The origins of Dogs

Origins of Dogs:

Dogs are members of the order Carnivora,

a group of mammals that originated about 55 million years ago.

The current members of Carnivora include animals in the family Canidae.

Wolves, jackals, and our dogs, among others animals, make up the family Canidae

The first of the Canidae,

called Hesperocyon, lived about 25 to 30 million years ago in North America.

Some Canidae migrated to South America where they evolved into foxes.

Other Canidae gradually evolved into animals that began the genus Canis.

These animals moved westward over the Bering Strait and continued into Eurasia.

The oldest representative of the Canis is Canis cipio; it was discovered in Concud, Spain.

It lived about 6 million years ago.

The genus continued evolving, producing Canis lupus, or wolf, about 300,000 years ago.

The wolf is widely believed to be the forerunner of modern day dogs.

Because humans domesticated dogs about 20,000 years ago, we have no precise knowledge of how this was done.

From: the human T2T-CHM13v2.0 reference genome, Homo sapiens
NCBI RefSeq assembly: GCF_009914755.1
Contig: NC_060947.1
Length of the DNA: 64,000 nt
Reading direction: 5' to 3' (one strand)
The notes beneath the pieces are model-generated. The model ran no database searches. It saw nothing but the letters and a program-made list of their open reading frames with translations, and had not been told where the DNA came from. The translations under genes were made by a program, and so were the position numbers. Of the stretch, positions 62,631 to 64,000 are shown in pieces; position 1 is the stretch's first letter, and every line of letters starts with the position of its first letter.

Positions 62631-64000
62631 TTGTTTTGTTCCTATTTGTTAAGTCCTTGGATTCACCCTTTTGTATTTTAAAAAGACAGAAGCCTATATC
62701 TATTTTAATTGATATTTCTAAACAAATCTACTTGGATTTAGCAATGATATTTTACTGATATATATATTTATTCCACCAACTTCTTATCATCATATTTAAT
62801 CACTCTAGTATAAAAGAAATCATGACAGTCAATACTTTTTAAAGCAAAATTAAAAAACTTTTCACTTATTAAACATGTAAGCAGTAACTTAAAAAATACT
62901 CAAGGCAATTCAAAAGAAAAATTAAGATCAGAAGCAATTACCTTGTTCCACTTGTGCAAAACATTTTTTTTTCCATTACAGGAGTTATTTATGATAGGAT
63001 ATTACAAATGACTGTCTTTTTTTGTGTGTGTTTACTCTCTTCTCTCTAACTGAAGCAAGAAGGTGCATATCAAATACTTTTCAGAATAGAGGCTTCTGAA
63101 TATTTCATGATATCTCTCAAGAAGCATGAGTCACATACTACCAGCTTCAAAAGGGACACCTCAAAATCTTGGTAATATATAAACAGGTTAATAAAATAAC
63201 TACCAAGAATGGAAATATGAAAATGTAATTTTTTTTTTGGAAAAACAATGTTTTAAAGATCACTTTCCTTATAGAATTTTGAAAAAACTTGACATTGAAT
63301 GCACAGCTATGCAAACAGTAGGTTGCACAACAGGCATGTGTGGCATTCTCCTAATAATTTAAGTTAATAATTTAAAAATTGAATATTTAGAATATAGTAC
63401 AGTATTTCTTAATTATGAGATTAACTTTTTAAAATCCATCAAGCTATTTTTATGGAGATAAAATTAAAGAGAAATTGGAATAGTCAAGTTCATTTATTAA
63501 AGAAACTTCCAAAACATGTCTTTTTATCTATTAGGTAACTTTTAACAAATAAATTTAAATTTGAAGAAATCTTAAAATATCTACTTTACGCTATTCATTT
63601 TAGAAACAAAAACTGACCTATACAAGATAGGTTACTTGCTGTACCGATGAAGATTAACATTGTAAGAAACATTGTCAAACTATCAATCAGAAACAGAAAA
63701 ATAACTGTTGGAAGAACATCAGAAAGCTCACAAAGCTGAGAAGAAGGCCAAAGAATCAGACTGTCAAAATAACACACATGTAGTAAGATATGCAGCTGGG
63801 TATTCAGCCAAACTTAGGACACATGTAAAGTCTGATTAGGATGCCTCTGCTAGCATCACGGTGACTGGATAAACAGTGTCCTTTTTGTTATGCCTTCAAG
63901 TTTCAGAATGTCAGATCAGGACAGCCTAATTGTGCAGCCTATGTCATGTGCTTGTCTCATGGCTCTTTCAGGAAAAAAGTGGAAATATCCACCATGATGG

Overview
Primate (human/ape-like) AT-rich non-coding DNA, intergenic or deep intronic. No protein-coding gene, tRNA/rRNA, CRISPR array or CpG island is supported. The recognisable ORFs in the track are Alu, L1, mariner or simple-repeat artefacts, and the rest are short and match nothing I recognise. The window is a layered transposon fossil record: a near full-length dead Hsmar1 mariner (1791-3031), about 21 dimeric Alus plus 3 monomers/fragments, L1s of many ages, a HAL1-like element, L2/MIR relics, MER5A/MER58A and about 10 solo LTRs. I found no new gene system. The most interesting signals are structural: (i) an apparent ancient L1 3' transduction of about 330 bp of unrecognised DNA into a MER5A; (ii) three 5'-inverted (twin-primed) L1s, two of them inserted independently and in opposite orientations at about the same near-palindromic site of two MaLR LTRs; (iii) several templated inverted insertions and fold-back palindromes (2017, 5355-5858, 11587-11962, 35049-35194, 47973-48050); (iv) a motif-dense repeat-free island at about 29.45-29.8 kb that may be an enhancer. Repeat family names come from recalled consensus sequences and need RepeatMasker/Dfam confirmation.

Presumably, young wolves were caught and raised in captivity.

Then, humans would breed those animals that had the characteristics they wanted to keep.

Over many generations, different types of dogs were developed --

those specialized for hunting, for guarding, and for sheep herding, among others.

Although most modern dog breeds were developed about 100 years ago and a few in the 1700s, these general dog classes -- hunters, guard dogs, and herders, have been known for thousands of years.

Source: The Reader's Digest Illustrated Book of Dogs, 2nd ed., The Reader's Digest Association, Inc., Pleasantville, New York, 1993, pp. 9-10.

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